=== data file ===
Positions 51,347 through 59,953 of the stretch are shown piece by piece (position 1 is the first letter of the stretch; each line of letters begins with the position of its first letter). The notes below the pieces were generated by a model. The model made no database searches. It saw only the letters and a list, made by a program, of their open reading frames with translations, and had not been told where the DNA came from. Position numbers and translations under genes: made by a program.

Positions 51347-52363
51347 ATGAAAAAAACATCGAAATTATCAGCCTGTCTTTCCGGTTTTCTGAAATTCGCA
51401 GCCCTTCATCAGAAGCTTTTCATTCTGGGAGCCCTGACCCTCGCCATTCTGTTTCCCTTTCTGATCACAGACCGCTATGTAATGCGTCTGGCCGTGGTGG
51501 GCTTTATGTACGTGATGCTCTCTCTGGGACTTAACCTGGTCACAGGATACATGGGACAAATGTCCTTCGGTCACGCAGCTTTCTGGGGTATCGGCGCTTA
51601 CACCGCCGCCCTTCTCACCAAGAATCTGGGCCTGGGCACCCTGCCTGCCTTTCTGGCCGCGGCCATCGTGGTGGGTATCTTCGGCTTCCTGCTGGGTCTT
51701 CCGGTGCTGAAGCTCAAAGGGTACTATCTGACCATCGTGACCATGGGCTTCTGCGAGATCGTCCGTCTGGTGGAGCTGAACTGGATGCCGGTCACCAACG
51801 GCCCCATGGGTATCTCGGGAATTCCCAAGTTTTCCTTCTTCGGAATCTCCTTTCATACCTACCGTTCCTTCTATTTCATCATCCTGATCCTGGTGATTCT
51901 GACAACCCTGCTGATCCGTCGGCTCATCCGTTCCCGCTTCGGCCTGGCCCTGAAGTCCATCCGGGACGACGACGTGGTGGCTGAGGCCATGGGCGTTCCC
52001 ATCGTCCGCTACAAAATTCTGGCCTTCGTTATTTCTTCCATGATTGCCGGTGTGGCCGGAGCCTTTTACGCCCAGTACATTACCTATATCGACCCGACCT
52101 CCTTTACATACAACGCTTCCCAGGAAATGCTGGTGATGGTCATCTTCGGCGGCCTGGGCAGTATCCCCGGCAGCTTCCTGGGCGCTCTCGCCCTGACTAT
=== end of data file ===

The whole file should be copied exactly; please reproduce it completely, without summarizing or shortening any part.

Positions 51,347 through 59,953 of the stretch are shown piece by piece (position 1 is the first letter of the stretch; each line of letters begins with the position of its first letter). The notes below the pieces were generated by a model. The model made no database searches. It saw only the letters and a list, made by a program, of their open reading frames with translations, and had not been told where the DNA came from. Position numbers and translations under genes: made by a program.

Positions 51347-52363
51347 ATGAAAAAAACATCGAAATTATCAGCCTGTCTTTCCGGTTTTCTGAAATTCGCA
51401 GCCCTTCATCAGAAGCTTTTCATTCTGGGAGCCCTGACCCTCGCCATTCTGTTTCCCTTTCTGATCACAGACCGCTATGTAATGCGTCTGGCCGTGGTGG
51501 GCTTTATGTACGTGATGCTCTCTCTGGGACTTAACCTGGTCACAGGATACATGGGACAAATGTCCTTCGGTCACGCAGCTTTCTGGGGTATCGGCGCTTA
51601 CACCGCCGCCCTTCTCACCAAGAATCTGGGCCTGGGCACCCTGCCTGCCTTTCTGGCCGCGGCCATCGTGGTGGGTATCTTCGGCTTCCTGCTGGGTCTT
51701 CCGGTGCTGAAGCTCAAAGGGTACTATCTGACCATCGTGACCATGGGCTTCTGCGAGATCGTCCGTCTGGTGGAGCTGAACTGGATGCCGGTCACCAACG
51801 GCCCCATGGGTATCTCGGGAATTCCCAAGTTTTCCTTCTTCGGAATCTCCTTTCATACCTACCGTTCCTTCTATTTCATCATCCTGATCCTGGTGATTCT
51901 GACAACCCTGCTGATCCGTCGGCTCATCCGTTCCCGCTTCGGCCTGGCCCTGAAGTCCATCCGGGACGACGACGTGGTGGCTGAGGCCATGGGCGTTCCC
52001 ATCGTCCGCTACAAAATTCTGGCCTTCGTTATTTCTTCCATGATTGCCGGTGTGGCCGGAGCCTTTTACGCCCAGTACATTACCTATATCGACCCGACCT
52101 CCTTTACATACAACGCTTCCCAGGAAATGCTGGTGATGGTCATCTTCGGCGGCCTGGGCAGTATCCCCGGCAGCTTCCTGGGCGCTCTCGCCCTGACTAT